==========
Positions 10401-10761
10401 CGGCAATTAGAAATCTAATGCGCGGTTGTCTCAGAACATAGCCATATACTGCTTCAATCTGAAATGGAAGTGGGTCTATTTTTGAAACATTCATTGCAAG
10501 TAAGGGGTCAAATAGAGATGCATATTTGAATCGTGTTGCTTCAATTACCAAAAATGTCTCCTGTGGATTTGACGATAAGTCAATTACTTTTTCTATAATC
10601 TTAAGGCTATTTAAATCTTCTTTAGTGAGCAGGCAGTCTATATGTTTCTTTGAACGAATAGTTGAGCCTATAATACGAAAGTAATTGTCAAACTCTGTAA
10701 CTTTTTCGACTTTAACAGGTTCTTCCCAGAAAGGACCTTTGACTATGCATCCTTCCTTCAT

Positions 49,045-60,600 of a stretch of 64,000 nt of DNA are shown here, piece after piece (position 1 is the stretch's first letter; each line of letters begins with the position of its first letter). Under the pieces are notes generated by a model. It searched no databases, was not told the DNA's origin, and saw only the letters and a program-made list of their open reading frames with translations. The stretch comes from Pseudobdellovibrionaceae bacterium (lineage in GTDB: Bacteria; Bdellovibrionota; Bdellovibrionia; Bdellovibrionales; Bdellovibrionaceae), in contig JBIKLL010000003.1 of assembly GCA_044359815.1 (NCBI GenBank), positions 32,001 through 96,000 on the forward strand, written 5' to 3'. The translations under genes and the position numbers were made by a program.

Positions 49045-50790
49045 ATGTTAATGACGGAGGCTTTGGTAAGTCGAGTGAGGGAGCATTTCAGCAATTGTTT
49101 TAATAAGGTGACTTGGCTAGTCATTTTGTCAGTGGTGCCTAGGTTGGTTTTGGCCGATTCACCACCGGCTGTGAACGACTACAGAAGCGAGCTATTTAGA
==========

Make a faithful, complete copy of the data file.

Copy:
Positions 10401-10761
10401 CGGCAATTAGAAATCTAATGCGCGGTTGTCTCAGAACATAGCCATATACTGCTTCAATCTGAAATGGAAGTGGGTCTATTTTTGAAACATTCATTGCAAG
10501 TAAGGGGTCAAATAGAGATGCATATTTGAATCGTGTTGCTTCAATTACCAAAAATGTCTCCTGTGGATTTGACGATAAGTCAATTACTTTTTCTATAATC
10601 TTAAGGCTATTTAAATCTTCTTTAGTGAGCAGGCAGTCTATATGTTTCTTTGAACGAATAGTTGAGCCTATAATACGAAAGTAATTGTCAAACTCTGTAA
10701 CTTTTTCGACTTTAACAGGTTCTTCCCAGAAAGGACCTTTGACTATGCATCCTTCCTTCAT

Positions 49,045-60,600 of a stretch of 64,000 nt of DNA are shown here, piece after piece (position 1 is the stretch's first letter; each line of letters begins with the position of its first letter). Under the pieces are notes generated by a model. It searched no databases, was not told the DNA's origin, and saw only the letters and a program-made list of their open reading frames with translations. The stretch comes from Pseudobdellovibrionaceae bacterium (lineage in GTDB: Bacteria; Bdellovibrionota; Bdellovibrionia; Bdellovibrionales; Bdellovibrionaceae), in contig JBIKLL010000003.1 of assembly GCA_044359815.1 (NCBI GenBank), positions 32,001 through 96,000 on the forward strand, written 5' to 3'. The translations under genes and the position numbers were made by a program.

Positions 49045-50790
49045 ATGTTAATGACGGAGGCTTTGGTAAGTCGAGTGAGGGAGCATTTCAGCAATTGTTT
49101 TAATAAGGTGACTTGGCTAGTCATTTTGTCAGTGGTGCCTAGGTTGGTTTTGGCCGATTCACCACCGGCTGTGAACGACTACAGAAGCGAGCTATTTAGA